Question on storing sesame oil

Discussion in 'General Food and Foraging Discussion' started by Reblazed, Jan 6, 2011.

  1. Reblazed

    Reblazed Member

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    I just got a great deal on a pail of Sesame Oil (18kg/$40) from a restaurant going out of business. I know it has a great shelf life but how should I store it? Re-bottle and seal? Should it be vacuum packed? In dark bottles? Help please.
     
  2. Emerald

    Emerald Well-Known Member

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    I don't use up sesame oil(toasted) as fast as a restaurant would and so I only buy small bottles, I have found that it will go rancid much faster than any of the other oils I use in cooking.
    So with that in mind I would store it vacuum packed in glass jars(dark colored would be best if you have them) in a very cool place and only put a smaller amount in a jar for everyday cooking at a time. that way if the jar you open and close all the time goes rancid quickly you will know how much to keep out for use... I hope that this helps a bit.
    Sesame is a very delicate oil compared to stuff like corn and olive. Too much temperature changing will also make it go rancid quicker.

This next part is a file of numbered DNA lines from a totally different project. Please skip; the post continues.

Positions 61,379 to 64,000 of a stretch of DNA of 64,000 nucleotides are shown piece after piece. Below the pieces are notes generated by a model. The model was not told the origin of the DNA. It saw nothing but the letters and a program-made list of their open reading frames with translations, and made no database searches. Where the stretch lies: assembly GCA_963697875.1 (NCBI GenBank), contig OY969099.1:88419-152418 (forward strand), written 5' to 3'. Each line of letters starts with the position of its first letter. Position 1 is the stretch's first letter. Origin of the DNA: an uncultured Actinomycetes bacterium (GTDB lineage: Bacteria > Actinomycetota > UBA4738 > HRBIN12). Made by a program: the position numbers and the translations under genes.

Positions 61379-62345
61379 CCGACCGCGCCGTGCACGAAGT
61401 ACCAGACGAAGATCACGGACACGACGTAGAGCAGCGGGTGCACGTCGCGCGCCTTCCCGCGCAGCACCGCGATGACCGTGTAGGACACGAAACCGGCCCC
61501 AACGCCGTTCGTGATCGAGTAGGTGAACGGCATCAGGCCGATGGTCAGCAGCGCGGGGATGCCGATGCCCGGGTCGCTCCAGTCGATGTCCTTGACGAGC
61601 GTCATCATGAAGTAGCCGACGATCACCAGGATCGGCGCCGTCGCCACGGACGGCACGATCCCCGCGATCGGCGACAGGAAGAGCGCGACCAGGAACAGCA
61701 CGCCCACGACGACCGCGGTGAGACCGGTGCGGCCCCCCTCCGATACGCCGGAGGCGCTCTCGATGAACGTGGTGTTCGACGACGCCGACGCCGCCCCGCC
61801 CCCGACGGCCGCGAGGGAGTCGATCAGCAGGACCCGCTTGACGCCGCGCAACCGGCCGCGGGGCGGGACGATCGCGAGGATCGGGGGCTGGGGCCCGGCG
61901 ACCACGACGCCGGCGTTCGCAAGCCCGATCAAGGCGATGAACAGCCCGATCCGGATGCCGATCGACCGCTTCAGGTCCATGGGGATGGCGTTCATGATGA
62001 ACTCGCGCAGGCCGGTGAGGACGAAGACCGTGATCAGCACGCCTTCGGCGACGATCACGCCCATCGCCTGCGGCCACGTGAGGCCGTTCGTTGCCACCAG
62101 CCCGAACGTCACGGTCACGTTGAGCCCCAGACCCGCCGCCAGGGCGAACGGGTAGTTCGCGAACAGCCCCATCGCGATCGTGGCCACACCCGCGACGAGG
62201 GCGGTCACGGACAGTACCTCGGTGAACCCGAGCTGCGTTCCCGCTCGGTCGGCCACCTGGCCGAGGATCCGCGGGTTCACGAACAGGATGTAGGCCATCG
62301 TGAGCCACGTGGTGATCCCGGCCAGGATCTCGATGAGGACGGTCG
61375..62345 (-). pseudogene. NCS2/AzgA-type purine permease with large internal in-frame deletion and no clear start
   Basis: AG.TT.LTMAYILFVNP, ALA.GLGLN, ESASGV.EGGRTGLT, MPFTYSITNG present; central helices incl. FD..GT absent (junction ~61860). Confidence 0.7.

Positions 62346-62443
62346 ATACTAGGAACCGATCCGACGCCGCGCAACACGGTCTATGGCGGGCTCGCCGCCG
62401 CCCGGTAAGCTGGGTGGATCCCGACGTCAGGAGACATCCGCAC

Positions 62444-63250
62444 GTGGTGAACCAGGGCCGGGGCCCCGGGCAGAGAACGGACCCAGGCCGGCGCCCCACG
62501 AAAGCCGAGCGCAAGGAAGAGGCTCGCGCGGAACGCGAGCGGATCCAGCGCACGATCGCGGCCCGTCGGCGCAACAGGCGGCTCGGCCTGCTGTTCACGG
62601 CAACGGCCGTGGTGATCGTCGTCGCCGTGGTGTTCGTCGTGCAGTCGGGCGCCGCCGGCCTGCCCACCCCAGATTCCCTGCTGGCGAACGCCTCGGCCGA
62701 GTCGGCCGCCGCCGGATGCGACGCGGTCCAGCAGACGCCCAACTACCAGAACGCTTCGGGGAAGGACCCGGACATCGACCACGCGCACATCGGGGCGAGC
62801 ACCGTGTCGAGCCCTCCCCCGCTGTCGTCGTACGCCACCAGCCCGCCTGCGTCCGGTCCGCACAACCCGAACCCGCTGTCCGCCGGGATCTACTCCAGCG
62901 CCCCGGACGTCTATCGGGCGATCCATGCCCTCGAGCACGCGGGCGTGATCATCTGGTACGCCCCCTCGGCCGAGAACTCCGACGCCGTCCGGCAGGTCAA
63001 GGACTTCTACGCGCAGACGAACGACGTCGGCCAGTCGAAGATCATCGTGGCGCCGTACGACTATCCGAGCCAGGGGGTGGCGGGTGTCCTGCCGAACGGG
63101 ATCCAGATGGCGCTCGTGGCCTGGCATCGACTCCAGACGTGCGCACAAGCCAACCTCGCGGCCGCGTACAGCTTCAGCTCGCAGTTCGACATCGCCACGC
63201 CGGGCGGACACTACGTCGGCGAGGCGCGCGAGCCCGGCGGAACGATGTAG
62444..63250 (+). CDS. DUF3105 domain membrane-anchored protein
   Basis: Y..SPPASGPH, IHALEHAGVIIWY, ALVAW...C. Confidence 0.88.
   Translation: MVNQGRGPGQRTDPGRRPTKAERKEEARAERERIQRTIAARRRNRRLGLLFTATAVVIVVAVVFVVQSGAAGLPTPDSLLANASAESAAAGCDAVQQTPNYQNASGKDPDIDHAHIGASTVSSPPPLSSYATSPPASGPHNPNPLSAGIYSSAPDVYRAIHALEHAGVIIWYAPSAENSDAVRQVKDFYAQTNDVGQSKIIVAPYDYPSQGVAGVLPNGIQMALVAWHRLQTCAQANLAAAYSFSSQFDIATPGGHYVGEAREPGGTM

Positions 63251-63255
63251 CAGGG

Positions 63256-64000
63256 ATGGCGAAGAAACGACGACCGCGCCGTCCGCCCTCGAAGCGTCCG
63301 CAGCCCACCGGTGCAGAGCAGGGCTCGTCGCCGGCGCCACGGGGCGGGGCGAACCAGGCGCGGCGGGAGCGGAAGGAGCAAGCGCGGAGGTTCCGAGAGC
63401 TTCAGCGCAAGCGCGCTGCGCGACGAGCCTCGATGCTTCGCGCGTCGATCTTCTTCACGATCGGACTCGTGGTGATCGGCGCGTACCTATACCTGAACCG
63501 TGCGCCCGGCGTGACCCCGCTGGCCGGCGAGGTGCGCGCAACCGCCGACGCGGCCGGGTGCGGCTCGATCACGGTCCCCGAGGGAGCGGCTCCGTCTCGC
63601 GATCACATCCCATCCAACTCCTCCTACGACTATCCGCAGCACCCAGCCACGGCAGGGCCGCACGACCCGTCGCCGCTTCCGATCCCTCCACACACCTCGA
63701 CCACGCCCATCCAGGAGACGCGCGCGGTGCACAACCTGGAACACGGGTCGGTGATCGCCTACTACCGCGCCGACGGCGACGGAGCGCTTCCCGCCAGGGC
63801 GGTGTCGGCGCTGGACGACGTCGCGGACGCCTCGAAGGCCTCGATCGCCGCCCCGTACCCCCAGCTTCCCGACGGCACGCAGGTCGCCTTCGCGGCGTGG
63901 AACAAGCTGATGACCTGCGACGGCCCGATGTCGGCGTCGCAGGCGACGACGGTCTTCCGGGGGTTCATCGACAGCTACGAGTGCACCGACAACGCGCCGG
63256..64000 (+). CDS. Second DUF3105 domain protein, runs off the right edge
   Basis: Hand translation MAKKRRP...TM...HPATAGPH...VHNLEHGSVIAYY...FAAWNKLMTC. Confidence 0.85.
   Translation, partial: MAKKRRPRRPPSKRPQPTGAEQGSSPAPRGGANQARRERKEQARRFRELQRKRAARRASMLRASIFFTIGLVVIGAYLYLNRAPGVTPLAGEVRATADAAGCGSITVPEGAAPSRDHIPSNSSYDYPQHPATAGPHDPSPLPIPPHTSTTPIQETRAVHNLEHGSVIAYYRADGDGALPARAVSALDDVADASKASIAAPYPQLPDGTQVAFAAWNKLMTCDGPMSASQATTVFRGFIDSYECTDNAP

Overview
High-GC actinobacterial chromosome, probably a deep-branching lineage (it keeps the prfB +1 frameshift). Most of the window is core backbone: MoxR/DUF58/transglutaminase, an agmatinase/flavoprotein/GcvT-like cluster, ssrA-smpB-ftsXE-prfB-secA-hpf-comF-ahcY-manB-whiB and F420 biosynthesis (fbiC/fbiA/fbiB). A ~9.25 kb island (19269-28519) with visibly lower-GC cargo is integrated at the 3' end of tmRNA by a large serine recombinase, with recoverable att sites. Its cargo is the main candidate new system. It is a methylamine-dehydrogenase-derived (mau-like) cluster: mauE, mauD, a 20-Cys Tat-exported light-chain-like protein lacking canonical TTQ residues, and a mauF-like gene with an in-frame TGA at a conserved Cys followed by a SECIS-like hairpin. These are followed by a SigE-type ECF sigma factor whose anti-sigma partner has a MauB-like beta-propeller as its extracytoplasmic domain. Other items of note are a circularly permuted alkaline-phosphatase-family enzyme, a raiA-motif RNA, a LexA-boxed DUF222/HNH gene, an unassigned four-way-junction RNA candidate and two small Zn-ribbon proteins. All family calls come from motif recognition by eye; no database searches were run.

I am gonna go to my other forum and ask if some of the folks there have more information than I do on sesame- some of them are chefs who have backgrounds in Indian and Asian cuisine and will probably have better answers than I do.
     

  3. Emerald

    Emerald Well-Known Member

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    Alrighty then! I got the question asked and later tonight I will see how many replies come in and I will give ya the consensus of answers!
     
  4. Reblazed

    Reblazed Member

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    Thanks for going that extra step, Emerald. I've never had any go rancid and most bottles I use for cooking last at least a year. Must just be lucky that way. I've also used it as massage oil (men seem to like the 'nutty' aroma) it's fantastic on dry skin and helps with 'baby cap' too.
     
  5. Emerald

    Emerald Well-Known Member

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    So far most of them say to store it in the fridge and while it does get a bit thick it doesn't go rancid that way.
    But if you have more than you can use in one year then taking the air out and storing it in the fridge would make it last much longer.
    I'll put up any more advice as I get it.